Which Chicago White Sox …?

He's the answer to question No. 2.

He’s the answer to question No. 2.

By Glen Sparks

(This is another in my series of quizzes that each focus on a particular Major League team.  Prepare to be baffled.)

One of the original American League ballclubs, the Chicago White Sox have been playing on the city’s south side since 1901. They first called South Side Park home, moved to Comiskey Park for 80 years and left for New Comiskey Park (now Cellular Park) in 1991. The Pale Hose have won six A.L. pennants and three World Series, most recently in 2000.

  1. Which White Sox player batted .375 in the 1919 World Series?
  2. Which White Sox player batted .226 in the 1919 World Series?
  3. Which White Sox pitcher led the league in wins twice in the 1920s and finished third in the A.L. MVP race in 1927?
  4. Which White Sox shortstop was known as Ol’ Aches and Pains?
  5. Which White Sox pitcher made seven All-Star teams from 1953 through 1961?
  6. Which White Sox player finished fourth in the MVP voting four times in his career, three times with the Sox?
  7. Which White Sox player led the 1959 pennant-winning “Go-Go” Sox in stolen bases?
  8. Which White Sox pitcher started both ends of a doubleheader in 1973?
  9. Which White Sox player caught his last game at the age of 45, two years after making his 11th All-Star team?
  10. Which White Sox infielder enjoyed an NCAA-record hitting streak while playing at Oklahoma State University?
  • “Shoeless Joe” Jackson. The man from Pickens County, S.C., hit .356 in his great career. He broke in with the Philadelphia A’s and later played with the Cleveland Naps/Indians. He is most famous, or, most infamous, for his time with the White Sox, particularly in the 1919 World Series versus the Cincinnati Reds. Jackson was among the “eight men out,” kicked out of baseball for allegedly throwing the World Series. His role in the “Black Sox” scandal is still debated. What isn’t debated is that he led all players in batting average during the Series (minimum 10 at-bats).
  • Eddie Collins. One of the great hitters in the early 20th century, Collins retired with a .333 batting average. Like Jackson, Collins spent part of his career with the A’s but was better known as a Chicago White Sox player. He was never accused of being one of the infamous Eight, but he did slump in the Series.
  • Ted Lyons. Lyons is a curious case. He won 20 games three times and led the A.L. in wins twice. He also picked up MVP votes in nine different seasons and was voted into the Hall of Fame in 1955. But … he also is the only pitcher in the Hall of Fame with more career walks (1,121) than strikeouts (1,073). He also endured a 20-36 two-year slump in the prime of his career.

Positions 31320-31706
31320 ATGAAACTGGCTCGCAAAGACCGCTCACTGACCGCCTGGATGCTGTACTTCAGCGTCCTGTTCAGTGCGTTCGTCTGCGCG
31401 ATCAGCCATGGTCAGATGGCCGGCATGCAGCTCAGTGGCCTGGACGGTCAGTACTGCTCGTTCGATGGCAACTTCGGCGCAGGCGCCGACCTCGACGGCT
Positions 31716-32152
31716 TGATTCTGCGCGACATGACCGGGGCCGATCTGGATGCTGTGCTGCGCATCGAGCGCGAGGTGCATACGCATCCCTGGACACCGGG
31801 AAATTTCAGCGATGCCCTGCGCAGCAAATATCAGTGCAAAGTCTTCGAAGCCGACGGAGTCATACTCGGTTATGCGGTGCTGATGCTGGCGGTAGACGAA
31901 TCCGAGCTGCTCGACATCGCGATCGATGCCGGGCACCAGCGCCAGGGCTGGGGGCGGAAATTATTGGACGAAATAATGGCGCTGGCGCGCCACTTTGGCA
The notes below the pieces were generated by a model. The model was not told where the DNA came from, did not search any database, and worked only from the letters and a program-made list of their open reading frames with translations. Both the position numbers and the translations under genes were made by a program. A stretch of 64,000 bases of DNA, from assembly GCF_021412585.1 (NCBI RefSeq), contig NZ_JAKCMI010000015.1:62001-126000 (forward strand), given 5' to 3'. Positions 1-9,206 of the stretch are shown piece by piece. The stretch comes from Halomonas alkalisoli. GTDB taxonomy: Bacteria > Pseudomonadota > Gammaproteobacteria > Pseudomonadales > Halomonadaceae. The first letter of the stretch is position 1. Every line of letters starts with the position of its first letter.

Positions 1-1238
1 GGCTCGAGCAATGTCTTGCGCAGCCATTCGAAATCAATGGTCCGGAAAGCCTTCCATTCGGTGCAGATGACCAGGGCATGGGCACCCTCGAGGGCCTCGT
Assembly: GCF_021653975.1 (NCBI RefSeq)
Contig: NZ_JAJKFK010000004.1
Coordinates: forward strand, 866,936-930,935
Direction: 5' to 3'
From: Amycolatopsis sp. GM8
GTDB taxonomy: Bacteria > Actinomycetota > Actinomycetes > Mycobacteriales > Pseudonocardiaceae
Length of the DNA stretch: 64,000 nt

• Luke Appling. The infielder from High Point, N.C., played his entire 20-year career with the White Sox. He was never better than in 1936 when he batted .388 and drove in 128 runs despite hitting just six home runs. Appling finished runner-up in the MVP race to the great Lou Gehrig that season. Late in his career, his body tired, Appling frequently complained about his ailments, leading to his nickname.
  • Billy Pierce. He stood just 5-feet-10 and weighed only 160 pounds. The lefty from Detroit didn’t let his small frame get in the way of big league success. Pierce broke in with his hometown Tigers and ended his career with the San Francisco Giants. Even so, 186 of his 211 victories came with the White Sox. Pierce won 20 games twice and posted a 1.97 ERA in 1955.
  • Minnie Minoso. The Cuban Comet played 17 seasons in the majors, a dozen of them with the Pale Hose. He finished fourth in the MVP race one time with the Cleveland Indians (1951) and three times with the White Sox (1953, ’54 and 1960). Minoso combined power, speed and batting average. He made seven All-Star teams. The Comet, who died in March, may still get into the Hall of Fame someday.
  • Luis Aparicio. The so-called Go-Go Sox really didn’t steal a ton of bases. Jim Landis swiped 20, the only player other than Asparicio to finish in double figures. Luis stole 56 and was caught just 13 times. In his career, Aparicio stole 506 bags but was even more famous for his defense, winning nine Gold Gloves.
  • Wilbur Wood. Will this ever happen again? It helped that Wood threw a low-stress knuckler. The native New Englander-sometimes called “Wilbah”-started both ends of a double-dip on July 20, 1973. He lost both games. Wood threw an amazing 359.1 innings in ’73, down from 376.2 in ’72. He won 24 games each year. What a workhorse.
  • Carlton Fisk. Another New England guy, Fisk began his career with the Boston Red Sox. He famously encouraged his home run ball to stay fair in Game 6 of the 1975 World Series at Fenway Park. Fisk, one of the greatest catchers in baseball history, left Boston for Chicago in 1981. He went into the Hall of Fame wearing a Red Sox cap, but–Did you know?–Fisk played more seasons and more games with the White Sox.
  • Robin Ventura. The infielder from Santa Maria, Calif., hit in 58 straight games for the Cowboys in 1987. Then, he went on to enjoy a solid career in the majors, most of it with the White Sox. He hit 294 home runs in 16 seasons and won six Gold Gloves. Ventura currently manages the White Sox.
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